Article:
The Fresh Loaf

News & Information for Amateur Bakers and Artisan Bread Enthusiasts

Schabziger Klee

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hanseata

On a trip to South Tyrol (a border area between Austria and Italy) as a student, I first tasted a sample of the spicy rye breads typical for the region. Hiking up the mountains to a "Huette" (a small rustic inn) we were served Vinschgauer Paarlen with homemade butter and smoked ham (Suedtiroler Speck). The flat bread was quite spicy. I didn't know what herb was in it, but it smelled and tasted wonderful.

Later I found out that there were more than one type of rye bread from Vinschgau (Vinschgauer, Vinschger Paarlen, Vinschgerlen or Vintschgauer) comes in different variations, some with, some without sourdough, some flat, some rolls, and also with different seasonings, but all of them spicy and delicious.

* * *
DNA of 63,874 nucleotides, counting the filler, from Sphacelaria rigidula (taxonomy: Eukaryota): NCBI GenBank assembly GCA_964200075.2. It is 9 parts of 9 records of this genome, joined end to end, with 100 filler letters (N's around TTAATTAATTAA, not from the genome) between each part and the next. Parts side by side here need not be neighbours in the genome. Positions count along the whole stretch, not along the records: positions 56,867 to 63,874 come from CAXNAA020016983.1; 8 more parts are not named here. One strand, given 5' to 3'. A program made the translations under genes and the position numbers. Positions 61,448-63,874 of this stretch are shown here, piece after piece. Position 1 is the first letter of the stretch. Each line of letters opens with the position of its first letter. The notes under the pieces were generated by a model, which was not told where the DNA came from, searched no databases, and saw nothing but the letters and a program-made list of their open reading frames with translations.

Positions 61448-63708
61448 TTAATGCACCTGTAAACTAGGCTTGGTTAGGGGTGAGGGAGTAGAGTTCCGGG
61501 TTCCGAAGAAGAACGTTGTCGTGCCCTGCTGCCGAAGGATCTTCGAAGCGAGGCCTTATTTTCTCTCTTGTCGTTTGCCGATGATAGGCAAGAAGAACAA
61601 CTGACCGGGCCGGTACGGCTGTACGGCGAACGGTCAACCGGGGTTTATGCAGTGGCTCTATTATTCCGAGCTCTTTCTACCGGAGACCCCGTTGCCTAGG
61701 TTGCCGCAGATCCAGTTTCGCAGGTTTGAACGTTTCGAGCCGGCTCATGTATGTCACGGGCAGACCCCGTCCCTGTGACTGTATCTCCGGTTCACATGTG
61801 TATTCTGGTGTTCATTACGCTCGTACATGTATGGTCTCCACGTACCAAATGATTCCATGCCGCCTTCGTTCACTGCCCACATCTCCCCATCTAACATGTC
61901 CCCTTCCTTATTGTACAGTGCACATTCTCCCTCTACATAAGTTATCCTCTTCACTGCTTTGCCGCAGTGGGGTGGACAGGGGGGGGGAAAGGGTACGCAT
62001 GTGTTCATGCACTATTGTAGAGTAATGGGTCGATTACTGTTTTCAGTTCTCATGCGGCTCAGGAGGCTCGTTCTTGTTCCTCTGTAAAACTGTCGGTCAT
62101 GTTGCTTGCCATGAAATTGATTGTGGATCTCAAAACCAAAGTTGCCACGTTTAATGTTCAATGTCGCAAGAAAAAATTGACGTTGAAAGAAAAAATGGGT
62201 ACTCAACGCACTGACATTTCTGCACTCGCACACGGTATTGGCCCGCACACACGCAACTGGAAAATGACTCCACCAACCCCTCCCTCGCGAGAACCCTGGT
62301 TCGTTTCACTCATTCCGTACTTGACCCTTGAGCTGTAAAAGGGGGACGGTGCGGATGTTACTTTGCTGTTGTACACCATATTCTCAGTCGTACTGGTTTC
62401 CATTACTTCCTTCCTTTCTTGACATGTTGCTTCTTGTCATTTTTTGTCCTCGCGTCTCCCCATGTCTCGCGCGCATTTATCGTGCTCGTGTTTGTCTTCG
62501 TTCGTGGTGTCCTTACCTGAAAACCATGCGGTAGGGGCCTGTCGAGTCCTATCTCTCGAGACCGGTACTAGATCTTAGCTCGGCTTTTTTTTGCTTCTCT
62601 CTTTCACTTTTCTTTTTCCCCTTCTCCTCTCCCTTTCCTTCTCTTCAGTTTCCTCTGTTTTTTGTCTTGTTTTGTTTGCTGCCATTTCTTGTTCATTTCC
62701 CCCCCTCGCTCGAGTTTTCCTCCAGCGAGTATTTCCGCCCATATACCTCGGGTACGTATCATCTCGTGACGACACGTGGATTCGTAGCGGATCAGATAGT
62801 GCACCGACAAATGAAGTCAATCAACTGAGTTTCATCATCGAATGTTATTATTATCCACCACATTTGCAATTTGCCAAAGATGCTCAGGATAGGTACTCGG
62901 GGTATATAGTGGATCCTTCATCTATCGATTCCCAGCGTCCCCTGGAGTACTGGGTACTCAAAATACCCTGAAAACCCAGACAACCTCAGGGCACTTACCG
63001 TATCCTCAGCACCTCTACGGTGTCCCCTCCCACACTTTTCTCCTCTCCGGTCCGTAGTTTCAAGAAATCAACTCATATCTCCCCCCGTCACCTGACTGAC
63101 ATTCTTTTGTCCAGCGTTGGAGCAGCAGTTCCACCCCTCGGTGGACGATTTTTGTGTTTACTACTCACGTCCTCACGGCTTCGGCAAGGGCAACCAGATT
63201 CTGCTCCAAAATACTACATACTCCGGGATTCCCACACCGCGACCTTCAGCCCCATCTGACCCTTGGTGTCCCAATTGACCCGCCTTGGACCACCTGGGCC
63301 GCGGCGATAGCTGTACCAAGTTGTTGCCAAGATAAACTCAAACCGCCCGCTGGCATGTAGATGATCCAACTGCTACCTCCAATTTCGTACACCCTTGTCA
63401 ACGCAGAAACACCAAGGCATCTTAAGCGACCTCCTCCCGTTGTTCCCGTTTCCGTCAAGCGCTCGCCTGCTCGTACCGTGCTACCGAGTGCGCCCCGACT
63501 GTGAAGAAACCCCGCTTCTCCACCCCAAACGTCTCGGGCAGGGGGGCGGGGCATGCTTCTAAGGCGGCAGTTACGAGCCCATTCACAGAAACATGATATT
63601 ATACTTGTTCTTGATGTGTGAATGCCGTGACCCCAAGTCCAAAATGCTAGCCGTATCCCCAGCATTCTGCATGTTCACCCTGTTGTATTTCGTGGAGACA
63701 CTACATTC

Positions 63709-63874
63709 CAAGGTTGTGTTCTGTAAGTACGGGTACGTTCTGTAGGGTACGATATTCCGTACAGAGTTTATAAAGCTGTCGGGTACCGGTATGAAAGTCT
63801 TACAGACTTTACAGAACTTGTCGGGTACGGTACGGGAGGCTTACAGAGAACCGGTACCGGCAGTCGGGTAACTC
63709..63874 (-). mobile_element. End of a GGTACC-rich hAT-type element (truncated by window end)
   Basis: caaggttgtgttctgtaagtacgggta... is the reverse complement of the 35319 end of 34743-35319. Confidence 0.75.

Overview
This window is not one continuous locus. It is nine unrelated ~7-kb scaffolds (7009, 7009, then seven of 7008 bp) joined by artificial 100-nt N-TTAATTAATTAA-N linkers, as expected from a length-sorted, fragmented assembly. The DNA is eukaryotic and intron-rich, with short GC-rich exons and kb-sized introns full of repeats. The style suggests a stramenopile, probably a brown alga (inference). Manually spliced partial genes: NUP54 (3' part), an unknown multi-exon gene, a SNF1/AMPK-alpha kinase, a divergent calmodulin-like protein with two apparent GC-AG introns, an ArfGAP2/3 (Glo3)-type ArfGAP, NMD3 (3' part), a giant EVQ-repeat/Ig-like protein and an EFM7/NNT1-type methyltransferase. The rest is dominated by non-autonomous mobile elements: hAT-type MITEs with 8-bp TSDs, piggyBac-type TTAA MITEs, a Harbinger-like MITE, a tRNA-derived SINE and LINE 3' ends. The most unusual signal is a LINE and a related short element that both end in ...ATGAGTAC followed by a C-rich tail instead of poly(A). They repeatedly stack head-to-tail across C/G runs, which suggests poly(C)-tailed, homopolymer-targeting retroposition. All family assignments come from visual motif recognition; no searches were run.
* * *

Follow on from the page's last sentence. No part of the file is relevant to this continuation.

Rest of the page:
A typical, very unique spice in some Vinschgauer breads is blue fenugreek (Brotklee, Schabziger Klee), it develops its special aroma from growing in the mountains with lots of sunshine. When I baked a batch of Vinschgerlen some days ago, the whole house was filled with the smell of Brotklee.

Unfortunately I couldn't find a source for Brotklee/blue fenugreek in the US - I bought several boxes in a health store during my last trip to Germany. But the German Wikipedia had at least a suggestion for a substitute: dried nettle (burning nettle) with "a good pinch of curry". I haven't tried that, yet, but I know the taste of nettle (and the nasty burn of the plant) and I can imagine that it works.

Vinschgerlen or Vinschgauer Paarlen (= pairs)

Here is the link to the recipe: http://www.thefreshloaf.com/keyword/brotklee

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